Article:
Activating transcription factor 3 and the nervous system
- 1 Medical Education Centre, Newham University Hospital, London, UK
- 2 Perinatal Brain Repair Group, Institute for Women’s Health, University College London, London, UK
- 3 Research Department of Cell and Developmental Biology, University College London, London, UK
Activating transcription factor 3 (ATF3) belongs to the ATF/cyclic AMP responsive element binding family of transcription factors and is often described as an adaptive response gene whose activity is usually regulated by stressful stimuli. Although expressed in a number of splice variants and generally recognized as a transcriptional repressor, ATF3 has the ability to interact with a number of other transcription factors including c-Jun to form complexes which not only repress, but can also activate various genes. ATF3 expression is modulated mainly at the transcriptional level and has markedly different effects in different types of cell. The levels of ATF3 mRNA and protein are normally very low in neurons and glia but their expression is rapidly upregulated in response to injury. ATF3 expression in neurons is closely linked to their survival and the regeneration of their axons following axotomy, and that in peripheral nerves correlates with the generation of a Schwann cell phenotype that is conducive to axonal regeneration. ATF3 is also induced by Toll-like receptor (TLR) ligands but acts as a negative regulator of TLR signaling, suppressing the innate immune response which is involved in immuno-surveillance and can enhance or reduce the survival of injured neurons and promote the regeneration of their axons.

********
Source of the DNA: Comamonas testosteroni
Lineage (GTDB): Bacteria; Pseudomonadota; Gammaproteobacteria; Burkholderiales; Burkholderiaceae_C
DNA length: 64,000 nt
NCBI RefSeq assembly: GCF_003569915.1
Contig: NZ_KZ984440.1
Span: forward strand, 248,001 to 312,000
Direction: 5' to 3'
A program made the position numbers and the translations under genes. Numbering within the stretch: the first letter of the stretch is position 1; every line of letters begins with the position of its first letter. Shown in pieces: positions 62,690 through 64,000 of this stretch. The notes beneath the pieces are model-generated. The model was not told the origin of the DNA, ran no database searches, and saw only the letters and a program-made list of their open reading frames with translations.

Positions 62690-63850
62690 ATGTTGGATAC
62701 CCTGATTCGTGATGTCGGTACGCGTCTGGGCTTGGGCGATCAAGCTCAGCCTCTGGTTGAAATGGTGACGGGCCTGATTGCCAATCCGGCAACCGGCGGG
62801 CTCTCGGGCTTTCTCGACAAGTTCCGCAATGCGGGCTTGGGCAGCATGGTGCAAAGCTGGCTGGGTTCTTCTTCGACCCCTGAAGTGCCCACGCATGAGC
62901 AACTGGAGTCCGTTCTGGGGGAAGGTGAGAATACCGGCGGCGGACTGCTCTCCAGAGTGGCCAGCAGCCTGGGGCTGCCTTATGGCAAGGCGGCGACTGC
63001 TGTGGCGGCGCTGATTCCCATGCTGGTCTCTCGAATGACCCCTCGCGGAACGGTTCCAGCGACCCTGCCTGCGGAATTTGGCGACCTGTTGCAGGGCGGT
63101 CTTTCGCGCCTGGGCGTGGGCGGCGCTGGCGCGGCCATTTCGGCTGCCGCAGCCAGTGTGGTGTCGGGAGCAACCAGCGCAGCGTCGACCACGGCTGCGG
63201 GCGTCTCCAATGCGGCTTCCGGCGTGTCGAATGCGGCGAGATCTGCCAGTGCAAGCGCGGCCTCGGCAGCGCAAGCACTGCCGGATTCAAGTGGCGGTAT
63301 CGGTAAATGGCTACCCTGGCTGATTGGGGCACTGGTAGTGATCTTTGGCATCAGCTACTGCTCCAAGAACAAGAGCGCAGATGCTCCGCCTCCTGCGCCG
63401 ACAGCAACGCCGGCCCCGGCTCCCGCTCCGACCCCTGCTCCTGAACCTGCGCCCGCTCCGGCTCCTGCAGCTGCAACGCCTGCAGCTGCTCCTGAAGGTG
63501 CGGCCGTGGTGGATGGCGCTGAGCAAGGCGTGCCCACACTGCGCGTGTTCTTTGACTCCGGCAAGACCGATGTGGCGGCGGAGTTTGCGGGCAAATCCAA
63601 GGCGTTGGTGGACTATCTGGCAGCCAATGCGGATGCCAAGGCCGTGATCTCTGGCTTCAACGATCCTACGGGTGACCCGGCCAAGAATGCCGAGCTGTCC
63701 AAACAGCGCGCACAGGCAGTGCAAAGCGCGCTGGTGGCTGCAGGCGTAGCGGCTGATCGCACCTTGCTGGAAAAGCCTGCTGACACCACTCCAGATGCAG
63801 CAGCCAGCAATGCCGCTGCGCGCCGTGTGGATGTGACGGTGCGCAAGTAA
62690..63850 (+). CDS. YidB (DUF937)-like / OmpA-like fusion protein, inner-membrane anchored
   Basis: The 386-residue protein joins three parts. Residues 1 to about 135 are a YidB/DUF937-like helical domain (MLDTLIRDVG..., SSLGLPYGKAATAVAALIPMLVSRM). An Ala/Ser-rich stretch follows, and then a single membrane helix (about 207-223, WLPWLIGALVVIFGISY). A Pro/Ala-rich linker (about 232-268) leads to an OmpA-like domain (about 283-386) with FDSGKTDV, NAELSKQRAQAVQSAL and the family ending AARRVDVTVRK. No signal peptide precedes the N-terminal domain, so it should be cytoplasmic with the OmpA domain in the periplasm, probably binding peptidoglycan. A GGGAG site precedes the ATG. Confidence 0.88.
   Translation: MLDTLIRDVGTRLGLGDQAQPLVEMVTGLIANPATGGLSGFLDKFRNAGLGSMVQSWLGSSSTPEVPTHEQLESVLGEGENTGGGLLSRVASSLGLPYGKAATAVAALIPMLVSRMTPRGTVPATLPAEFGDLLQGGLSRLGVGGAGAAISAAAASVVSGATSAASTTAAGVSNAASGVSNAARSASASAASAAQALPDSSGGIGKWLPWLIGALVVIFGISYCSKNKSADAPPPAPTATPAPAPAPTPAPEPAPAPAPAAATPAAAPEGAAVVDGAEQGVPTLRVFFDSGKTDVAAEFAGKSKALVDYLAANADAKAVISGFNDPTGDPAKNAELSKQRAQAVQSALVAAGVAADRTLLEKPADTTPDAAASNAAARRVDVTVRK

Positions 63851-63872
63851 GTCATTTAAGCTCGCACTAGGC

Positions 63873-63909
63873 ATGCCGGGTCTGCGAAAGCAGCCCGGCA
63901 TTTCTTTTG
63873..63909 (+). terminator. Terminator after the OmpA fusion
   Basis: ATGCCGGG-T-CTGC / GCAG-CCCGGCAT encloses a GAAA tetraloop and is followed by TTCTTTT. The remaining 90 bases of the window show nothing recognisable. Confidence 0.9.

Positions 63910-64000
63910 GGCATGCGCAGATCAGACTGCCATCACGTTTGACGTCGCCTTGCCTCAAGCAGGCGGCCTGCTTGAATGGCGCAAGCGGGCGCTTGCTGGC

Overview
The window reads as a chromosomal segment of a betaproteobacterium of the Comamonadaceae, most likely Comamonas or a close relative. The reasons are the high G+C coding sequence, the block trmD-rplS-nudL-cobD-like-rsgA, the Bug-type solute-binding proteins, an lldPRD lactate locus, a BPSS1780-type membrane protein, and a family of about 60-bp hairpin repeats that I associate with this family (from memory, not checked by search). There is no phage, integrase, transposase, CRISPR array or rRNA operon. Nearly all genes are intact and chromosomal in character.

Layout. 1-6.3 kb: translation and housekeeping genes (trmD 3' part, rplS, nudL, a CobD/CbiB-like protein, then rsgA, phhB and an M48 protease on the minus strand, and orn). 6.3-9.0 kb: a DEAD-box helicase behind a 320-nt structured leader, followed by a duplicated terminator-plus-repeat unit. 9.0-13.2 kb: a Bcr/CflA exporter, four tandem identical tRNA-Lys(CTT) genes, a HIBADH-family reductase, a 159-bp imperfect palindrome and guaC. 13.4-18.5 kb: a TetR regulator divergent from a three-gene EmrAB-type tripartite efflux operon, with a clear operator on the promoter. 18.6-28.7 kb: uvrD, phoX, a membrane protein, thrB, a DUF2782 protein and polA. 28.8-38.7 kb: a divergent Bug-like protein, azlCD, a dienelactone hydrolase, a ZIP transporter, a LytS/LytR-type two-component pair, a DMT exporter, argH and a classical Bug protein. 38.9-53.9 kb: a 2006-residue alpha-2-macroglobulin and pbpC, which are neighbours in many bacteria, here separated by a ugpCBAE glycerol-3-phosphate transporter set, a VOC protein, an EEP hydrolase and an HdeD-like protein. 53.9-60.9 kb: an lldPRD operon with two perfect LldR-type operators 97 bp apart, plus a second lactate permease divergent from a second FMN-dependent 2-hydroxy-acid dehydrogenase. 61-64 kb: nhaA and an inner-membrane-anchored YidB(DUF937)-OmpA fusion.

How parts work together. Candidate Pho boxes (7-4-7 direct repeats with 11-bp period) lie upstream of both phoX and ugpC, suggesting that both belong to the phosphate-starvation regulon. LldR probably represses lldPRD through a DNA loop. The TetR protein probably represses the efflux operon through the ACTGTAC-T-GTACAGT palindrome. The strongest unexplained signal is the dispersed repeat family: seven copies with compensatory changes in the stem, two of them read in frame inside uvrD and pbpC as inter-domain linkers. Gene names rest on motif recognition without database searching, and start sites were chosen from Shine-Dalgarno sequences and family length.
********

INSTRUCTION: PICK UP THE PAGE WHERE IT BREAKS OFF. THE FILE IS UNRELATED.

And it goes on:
Keywords: ATF3, c-Jun
Citation: Hunt D, Raivich G and Anderson PN (2012) Activating transcription factor 3 and the nervous system. Front. Mol. Neurosci. 5:7. doi: 10.3389/fnmol.2012.00007
Received: 06 December 2011; Accepted: 20 January 2012;
Published online: 14 February 2012.
Edited by:Simone Di Giovanni, University of Tuebingen, Germany
Reviewed by:Hiroshi Kiyama, Nagoya University, Japan
Simone Di Giovanni, University of Tuebingen, Germany
Copyright: © 2012 Hunt, Raivich and Anderson. This is an open-access article distributed under the terms of the Creative Commons Attribution Non Commercial License, which permits non-commercial use, distribution, and reproduction in other forums, provided the original authors and source are credited.
*Correspondence: Patrick Norval Anderson, Department of Cell and Developmental Biology, Anatomy Building, University College London, Gower Street, London WC1E 6BT, UK. e-mail: firstname.lastname@example.org